You Can’t Predict The Hard Days.
Many assume that birthdays or Christmases are the hardest days after you lose a parent. While everyone is different, most people I know would disagree. The first Christmas and birthday are difficult, yes, but it tends to hit you more when you don’t see it coming. It happens on a summery Tuesday morning before work when you’re making coffee, and a Sheryl Crow song comes on the radio. You hear the song and you remember wearing pajamas and dancing around in a bright yellow kitchen holding hands when you were eight. It’s impossible to see coming, but you give yourself a few minutes, grab your keys and go, because you’re going to be late. And that whole day at work, it’s a hard day. And no one knows it but you. Because no one could see it coming.
I Will Not Cry If You Talk About Your Mom.
While my mom is no longer with me, most of my friends still have theirs, and I’m so happy that they are so fortunate. A lot of them are hesitant to talk about their moms with me, and I wish that they weren’t. I am not fragile, and the word “mom” will not reduce me to a puddle of tears. I actually enjoy hearing about their mothers, because it reminds me of all the amazing times I had with mine.
You Feel The Need To Reach Out When Someone Else Loses A Parent.
Every time someone I went to school with or work with loses a parent, I reach out to them, even if I don't know them well. I usually just let them know I'm sorry and here to talk if they want to, and also tell them I understand first-hand exactly what they're going through. You know that the next year is going to be difficult for the girl in your 8th-grade English class, and you'd do anything to help her even a little bit. So you reach out. It's almost instinct.
Sometimes There’s Longing, Followed by Guilt.
When you’ve been without a parent for a long time (I’m approaching ten years), you learn to adjust to your life without the parts of it they held. But sometimes you miss it, and that longing can make you feel guilty. Last October, I went out to dinner with a friend and her family. As we were leaving the restaurant, her mom brushed a piece of hair off of my shoulder, and put a hand on my back. For a split second, I wished she were my mother, because I missed that kind of maternal affection. And after that, I felt so much guilt because I know my mom would have done anything to be here today. Those feelings are sporadic, but I’ve learned to accept them as normal.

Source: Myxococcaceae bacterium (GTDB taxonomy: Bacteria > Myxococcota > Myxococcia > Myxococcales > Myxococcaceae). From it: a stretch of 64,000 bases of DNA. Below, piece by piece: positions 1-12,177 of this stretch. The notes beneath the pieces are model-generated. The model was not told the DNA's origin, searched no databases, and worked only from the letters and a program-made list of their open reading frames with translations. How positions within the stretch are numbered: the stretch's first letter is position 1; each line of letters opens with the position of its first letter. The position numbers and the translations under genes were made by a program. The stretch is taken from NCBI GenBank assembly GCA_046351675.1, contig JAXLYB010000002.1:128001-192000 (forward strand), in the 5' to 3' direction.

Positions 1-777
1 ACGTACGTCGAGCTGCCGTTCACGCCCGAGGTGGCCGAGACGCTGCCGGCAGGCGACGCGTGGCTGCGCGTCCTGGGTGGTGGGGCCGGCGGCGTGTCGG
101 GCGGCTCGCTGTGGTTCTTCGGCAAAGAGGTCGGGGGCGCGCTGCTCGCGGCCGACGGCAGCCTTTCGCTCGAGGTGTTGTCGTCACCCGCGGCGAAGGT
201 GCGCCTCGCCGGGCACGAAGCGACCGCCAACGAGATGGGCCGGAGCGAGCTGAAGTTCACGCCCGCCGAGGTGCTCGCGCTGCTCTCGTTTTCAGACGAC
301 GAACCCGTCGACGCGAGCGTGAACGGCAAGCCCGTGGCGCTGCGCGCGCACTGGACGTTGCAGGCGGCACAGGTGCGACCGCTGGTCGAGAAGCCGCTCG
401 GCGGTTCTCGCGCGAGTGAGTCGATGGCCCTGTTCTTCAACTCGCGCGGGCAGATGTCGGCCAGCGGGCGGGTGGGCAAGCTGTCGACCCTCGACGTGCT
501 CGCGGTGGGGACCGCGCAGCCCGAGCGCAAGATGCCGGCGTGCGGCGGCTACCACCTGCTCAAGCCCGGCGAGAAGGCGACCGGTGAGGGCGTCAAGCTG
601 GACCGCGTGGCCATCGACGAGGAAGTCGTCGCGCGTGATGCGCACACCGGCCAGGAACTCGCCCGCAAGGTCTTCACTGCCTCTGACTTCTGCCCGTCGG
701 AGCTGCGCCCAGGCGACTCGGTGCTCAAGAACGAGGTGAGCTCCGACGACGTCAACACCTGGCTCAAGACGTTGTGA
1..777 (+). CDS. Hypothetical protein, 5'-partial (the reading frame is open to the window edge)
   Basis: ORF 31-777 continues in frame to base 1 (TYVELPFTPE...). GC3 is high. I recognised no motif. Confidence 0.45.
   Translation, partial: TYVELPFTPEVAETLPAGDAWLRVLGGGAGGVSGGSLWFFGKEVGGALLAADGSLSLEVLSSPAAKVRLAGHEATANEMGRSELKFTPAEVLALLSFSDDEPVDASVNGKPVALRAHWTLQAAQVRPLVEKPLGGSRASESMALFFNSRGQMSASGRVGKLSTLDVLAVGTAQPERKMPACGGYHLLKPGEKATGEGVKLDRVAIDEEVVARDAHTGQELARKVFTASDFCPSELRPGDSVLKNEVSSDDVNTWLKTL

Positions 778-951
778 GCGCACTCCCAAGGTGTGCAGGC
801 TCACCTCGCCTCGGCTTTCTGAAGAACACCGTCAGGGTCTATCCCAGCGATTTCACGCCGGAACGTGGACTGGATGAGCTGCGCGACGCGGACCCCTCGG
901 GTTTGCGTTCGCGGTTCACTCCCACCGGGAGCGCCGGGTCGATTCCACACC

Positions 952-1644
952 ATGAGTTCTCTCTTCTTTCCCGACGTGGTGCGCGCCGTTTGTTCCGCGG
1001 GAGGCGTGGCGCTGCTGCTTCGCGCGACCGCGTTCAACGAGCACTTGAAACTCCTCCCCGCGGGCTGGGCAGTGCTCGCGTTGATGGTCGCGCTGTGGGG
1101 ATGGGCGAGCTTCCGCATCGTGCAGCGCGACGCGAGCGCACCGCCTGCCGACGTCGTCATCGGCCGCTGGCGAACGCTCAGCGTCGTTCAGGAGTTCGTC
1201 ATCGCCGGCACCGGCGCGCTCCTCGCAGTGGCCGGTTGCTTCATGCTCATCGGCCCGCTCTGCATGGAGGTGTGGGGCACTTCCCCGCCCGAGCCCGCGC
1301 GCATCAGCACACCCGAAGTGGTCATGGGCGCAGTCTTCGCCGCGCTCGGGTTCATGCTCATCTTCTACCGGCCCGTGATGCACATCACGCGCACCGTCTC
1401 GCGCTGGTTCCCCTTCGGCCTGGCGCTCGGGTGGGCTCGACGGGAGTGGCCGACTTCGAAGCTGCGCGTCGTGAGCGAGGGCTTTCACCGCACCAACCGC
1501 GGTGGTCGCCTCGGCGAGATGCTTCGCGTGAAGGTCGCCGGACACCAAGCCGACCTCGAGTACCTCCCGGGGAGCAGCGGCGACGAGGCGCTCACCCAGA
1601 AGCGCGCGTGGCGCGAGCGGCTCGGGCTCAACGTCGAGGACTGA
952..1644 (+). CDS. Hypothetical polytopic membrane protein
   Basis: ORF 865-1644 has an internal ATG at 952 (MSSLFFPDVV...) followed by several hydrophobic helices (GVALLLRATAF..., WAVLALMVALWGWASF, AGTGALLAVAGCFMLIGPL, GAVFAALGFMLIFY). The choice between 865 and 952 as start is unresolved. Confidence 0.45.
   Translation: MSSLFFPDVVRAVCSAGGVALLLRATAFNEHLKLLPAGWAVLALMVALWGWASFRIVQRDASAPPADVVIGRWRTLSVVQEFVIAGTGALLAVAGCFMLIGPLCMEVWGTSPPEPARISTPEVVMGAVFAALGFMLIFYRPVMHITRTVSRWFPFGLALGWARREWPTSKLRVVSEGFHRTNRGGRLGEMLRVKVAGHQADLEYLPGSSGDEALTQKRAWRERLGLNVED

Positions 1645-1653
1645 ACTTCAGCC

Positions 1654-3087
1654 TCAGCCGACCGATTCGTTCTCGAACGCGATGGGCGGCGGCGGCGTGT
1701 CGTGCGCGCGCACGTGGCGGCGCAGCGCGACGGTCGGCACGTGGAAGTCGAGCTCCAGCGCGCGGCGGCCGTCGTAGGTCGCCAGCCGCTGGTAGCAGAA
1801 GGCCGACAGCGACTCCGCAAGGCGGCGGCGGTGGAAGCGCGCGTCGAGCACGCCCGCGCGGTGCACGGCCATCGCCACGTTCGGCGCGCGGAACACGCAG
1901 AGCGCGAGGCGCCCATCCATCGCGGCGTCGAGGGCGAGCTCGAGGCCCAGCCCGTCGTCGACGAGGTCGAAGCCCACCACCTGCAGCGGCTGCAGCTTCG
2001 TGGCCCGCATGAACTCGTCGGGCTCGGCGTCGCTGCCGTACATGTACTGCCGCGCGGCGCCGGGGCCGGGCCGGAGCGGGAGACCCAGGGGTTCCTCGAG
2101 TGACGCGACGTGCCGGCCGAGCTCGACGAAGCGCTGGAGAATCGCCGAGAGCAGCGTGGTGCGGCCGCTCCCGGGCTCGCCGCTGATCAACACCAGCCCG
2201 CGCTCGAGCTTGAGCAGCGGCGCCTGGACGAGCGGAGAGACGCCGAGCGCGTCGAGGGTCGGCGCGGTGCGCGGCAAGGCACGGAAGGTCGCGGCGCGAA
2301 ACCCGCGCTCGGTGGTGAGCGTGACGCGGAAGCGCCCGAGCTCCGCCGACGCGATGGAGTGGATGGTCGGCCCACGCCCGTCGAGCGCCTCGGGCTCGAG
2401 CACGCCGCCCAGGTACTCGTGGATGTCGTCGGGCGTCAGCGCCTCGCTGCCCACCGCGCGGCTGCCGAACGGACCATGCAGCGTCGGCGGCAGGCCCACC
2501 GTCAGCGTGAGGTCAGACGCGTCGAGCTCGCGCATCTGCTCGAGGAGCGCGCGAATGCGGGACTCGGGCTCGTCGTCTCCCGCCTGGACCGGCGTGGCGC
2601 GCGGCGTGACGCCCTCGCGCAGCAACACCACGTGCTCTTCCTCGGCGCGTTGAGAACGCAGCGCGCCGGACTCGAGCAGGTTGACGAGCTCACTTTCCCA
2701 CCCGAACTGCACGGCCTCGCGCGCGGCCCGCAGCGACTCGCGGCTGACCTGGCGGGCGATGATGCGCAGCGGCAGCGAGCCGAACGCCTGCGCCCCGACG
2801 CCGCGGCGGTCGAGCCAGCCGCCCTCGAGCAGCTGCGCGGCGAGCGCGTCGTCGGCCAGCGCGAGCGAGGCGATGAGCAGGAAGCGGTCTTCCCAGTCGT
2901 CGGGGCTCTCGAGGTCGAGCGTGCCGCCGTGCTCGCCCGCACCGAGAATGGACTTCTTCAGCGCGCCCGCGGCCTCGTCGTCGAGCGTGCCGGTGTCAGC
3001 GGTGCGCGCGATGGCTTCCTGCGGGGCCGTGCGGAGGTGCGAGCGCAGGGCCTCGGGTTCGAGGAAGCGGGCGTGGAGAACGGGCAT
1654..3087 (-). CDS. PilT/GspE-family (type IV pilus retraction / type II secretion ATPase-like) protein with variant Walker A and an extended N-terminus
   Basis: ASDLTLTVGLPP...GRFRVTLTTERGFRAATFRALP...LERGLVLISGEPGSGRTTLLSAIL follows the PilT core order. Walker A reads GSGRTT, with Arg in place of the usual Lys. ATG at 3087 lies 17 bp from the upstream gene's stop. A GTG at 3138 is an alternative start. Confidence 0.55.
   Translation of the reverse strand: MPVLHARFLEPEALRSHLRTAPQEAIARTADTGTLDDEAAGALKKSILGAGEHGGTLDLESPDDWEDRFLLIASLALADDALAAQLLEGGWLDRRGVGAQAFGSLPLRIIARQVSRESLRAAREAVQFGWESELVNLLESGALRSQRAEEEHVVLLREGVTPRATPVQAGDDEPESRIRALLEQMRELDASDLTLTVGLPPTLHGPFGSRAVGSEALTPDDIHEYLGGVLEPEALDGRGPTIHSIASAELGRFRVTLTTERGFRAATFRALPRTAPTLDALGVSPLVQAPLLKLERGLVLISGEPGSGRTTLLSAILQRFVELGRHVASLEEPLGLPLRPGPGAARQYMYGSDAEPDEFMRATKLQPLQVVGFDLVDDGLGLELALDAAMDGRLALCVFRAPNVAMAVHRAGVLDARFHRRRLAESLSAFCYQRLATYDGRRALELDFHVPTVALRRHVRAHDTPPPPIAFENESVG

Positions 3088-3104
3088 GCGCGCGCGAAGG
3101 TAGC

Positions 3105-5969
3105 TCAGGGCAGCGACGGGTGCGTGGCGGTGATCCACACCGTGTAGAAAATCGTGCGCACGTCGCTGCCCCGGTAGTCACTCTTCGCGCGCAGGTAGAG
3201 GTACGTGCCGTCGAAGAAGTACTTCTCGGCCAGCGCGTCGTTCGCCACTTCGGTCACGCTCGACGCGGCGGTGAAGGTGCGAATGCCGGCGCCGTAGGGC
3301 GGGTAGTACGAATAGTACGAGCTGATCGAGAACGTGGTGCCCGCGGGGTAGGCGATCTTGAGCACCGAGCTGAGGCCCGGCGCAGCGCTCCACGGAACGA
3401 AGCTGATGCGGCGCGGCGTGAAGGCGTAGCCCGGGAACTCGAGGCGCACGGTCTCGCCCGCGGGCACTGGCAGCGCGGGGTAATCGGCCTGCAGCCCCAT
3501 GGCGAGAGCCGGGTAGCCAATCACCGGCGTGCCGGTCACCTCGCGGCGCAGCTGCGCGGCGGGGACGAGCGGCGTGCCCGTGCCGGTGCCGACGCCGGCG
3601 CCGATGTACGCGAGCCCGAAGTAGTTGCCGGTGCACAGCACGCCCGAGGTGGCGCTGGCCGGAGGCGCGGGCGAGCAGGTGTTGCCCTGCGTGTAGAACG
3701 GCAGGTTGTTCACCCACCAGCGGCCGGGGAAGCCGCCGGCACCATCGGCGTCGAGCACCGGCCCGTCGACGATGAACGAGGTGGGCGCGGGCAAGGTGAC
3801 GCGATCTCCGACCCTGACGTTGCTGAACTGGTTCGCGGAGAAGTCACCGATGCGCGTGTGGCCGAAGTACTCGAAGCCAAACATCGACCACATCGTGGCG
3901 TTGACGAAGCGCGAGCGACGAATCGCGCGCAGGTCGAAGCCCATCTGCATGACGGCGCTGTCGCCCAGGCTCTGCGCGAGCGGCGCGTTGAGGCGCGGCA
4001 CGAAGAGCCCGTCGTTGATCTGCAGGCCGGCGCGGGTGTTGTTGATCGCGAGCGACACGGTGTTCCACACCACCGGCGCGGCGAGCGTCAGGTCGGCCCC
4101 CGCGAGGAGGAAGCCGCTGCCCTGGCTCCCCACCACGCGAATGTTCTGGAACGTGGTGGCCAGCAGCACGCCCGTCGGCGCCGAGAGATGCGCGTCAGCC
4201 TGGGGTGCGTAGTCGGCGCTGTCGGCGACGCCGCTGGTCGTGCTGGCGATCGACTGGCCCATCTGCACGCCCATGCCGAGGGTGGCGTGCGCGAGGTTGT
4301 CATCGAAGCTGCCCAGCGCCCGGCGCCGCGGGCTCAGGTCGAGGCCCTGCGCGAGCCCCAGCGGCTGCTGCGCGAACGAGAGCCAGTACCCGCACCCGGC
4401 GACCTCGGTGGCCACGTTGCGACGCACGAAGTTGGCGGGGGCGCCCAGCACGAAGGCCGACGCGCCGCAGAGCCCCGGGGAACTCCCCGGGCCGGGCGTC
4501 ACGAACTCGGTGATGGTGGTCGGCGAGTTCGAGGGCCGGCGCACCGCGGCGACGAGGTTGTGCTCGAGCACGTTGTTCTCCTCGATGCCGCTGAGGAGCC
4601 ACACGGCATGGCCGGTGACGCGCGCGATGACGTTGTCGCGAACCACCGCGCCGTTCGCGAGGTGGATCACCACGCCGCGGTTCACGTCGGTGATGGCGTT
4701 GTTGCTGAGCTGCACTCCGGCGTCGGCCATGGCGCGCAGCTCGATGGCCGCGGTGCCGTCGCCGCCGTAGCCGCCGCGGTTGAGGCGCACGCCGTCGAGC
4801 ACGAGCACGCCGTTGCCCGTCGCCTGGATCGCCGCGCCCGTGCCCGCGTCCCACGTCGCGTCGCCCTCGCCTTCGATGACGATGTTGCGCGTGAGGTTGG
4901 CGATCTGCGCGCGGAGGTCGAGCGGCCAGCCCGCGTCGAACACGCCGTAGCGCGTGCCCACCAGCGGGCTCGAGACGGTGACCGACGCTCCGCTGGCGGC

I AM STILL THE SAME PERSON.
The most important thing to remember (hence the capital letters), is that I’m still the exact same person I was before I lost my parent. I’m still bubbly and social. I still love horses. I still get moody when I’m tired. I still hate hot dogs. A lot of people have this idea that after you lose a parent, you change completely. When they treat you like you have, it makes you feel like damaged goods—forever crippled by loss. That’s just not true. While losing a parent is hard, it soon becomes just a part of your life. It’s not something that impairs you. While I'd do anything to have my mother with me today, losing her eventually made me stronger, more independent, and truly appreciative of every second I have on this earth.
“Some people grumble that roses have thorns; I am grateful that thorns have roses.”
While losing a parent is heartbreaking, I'm thankful for every minute I had with my beautiful, loving mother. Sometimes, you’re lucky enough to have a support system that help fill the void your parent left behind. My best friend's mom taught me how to put on makeup. My aunt took me prom-dress shopping. My cousin helped me get into college. So to everyone who has taken a special place in my life and been a mother to me in some way or another—thank you. I love you all.